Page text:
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Tue March 02 2021

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Farmers not above construction law

22 Jul 14 The dangers of farmers who think construction safety laws don’t apply to them was highlighted by a case at Aberystwyth Magistrates Court yesterday (Monday 21st July).

The Health & Safety Executive prosecuted two brothers, Andrew Evans and his brother, David Evans, for breaches of construction safety on their farm.

Their negligence resulted in a contractor suffering serious brain injuries in a fall while carrying out building work.

The contractor was installing a floor over a slurry lagoon in a new barn at Gwarllwyn Farm, near Llandysul on 12 June 2012 when the floor panel he and a workman were standing on gave way, plunging them into the lagoon four metres below.

The court heard that the contractor was hired to create a cattle shed floor over an existing slurry lagoon. He erected concrete pillars in the slurry pit then put preformed concrete beams on top and laid concrete wall panels across the beams instead of panels specifically designed for flooring. These were to hold a slatted floor and cattle cubicles.

As the contractor and another workman were standing on one of the panels, it gave way, plunging them into the lagoon. The contractor suffered a head injury and was hospitalised for two month and he is still undergoing rehabilitation. The workman escaped without injury.

HSE found the two farmers had failed to appoint a construction design and management (CDM) co-ordinator. The brothers also did not have a principal contractor so had assumed that role, giving them the responsibility for planning, managing and monitoring the health and safety aspects of the construction work.

However, no design or construction plans existed and there was no risk assessment or agreed safe system of work. They also failed to check the contractor was suitably competent to do the work. The wall panels he used were unsuitable and the workmen he employed on site had no training or experience in construction.

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In addition, the brothers allowed the contractor to use an untrained crane driver, using a 25 tonne capacity crane that had gone without the required annual thorough examination for 10 ten years.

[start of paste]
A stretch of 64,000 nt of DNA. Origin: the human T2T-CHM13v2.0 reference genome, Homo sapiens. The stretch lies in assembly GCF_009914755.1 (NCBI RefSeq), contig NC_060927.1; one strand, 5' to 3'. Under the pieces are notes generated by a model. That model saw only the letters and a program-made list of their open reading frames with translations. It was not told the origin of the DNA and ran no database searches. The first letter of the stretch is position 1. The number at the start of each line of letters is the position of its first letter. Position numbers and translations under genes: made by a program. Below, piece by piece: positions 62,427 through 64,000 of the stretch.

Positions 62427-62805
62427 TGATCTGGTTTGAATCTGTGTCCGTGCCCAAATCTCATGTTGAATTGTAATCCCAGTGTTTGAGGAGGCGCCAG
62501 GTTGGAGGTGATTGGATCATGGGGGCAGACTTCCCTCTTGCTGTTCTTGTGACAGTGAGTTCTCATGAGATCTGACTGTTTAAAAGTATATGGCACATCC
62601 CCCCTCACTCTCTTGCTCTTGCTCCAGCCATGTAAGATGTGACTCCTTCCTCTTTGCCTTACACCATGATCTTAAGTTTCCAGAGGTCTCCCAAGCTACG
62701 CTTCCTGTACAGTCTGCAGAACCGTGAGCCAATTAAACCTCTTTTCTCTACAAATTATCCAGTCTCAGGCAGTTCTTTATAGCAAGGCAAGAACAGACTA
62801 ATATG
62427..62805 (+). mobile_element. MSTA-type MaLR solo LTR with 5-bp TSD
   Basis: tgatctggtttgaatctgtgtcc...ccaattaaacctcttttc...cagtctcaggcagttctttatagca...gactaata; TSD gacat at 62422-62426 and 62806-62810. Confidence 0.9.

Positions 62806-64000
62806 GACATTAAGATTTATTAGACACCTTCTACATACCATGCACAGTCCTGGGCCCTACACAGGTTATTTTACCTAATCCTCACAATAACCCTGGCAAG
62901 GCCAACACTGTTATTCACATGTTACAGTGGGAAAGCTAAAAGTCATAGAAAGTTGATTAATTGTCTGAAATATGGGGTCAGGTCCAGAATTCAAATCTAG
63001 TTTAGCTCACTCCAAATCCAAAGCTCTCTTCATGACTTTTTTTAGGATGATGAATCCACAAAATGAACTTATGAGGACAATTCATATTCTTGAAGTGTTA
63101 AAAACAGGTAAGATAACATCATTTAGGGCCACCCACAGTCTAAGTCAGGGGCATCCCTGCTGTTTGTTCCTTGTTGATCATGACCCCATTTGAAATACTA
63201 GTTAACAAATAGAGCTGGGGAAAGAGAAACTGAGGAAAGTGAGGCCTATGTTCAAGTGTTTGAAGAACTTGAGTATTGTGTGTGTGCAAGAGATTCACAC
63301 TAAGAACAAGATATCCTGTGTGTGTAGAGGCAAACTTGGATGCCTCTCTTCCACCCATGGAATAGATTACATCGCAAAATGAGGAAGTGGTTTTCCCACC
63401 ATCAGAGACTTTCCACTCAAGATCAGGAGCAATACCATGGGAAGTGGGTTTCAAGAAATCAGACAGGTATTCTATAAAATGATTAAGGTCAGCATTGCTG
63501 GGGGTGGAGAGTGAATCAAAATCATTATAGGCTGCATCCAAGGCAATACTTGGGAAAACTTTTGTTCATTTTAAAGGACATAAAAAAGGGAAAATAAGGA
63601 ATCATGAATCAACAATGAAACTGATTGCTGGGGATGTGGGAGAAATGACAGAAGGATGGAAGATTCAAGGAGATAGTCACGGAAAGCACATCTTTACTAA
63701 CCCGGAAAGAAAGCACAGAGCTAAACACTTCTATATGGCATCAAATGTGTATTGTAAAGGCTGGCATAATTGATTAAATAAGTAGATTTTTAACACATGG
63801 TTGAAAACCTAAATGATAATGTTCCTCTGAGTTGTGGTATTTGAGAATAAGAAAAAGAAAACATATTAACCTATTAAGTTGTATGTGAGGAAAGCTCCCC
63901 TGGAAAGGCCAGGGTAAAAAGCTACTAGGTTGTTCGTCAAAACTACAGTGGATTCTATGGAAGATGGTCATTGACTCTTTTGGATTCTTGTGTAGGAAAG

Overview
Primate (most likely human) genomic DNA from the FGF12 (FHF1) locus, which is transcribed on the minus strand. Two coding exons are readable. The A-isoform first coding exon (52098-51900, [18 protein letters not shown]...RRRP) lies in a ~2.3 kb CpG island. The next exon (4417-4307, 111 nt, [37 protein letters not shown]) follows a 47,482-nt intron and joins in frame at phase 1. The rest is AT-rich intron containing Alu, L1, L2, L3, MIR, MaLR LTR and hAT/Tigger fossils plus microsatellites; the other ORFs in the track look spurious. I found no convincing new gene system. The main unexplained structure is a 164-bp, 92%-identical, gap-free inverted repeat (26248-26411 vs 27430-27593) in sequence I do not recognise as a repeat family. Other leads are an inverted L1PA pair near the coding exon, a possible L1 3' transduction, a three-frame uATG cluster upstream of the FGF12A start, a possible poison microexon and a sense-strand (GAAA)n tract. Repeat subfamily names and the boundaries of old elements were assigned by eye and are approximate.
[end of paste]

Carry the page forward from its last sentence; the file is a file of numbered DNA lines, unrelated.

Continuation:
They also failed to supervise or monitor the construction work, which involved a lot of working at height. There were no suitable measures to prevent or mitigate any effects of a fall.

Andrew Evans, of Gwarllwyn Farm, Rhydlewis, Llandysul and David Evans of Esgair Tangwst, Rhydlewis each pleaded guilty to two breaches of the Construction (Design and Management) Regulations and were each fined a total of £9,000. Each was also ordered to pay costs of £3,560.

HSE inspector Phil Nicolle said after the hearing: “Farmers cannot ignore their legal duties for health and safety when arranging construction work on their farms. The contractor in this case suffered life-threatening injuries and has yet to make a full recovery.

“The Evans brothers were undertaking a major construction project and failed to make the crucial appointment of a construction design and management co-ordinator to advise them on their responsibilities and how to manage the project safely. They took on the responsibilities of a principal contractor for planning, managing and monitoring the health and safety aspects of the construction work, and in all these respects they failed significantly.

“If farmers use contractors for any work they simply cannot tell them what to do and let them get on with it. Both the client and the contractor have legal duties for health and safety that can’t be passed to each other by contract. This means they have to work with each other to make sure the job is done safely. Farmers must always question their contractors about their health and safety arrangements.”

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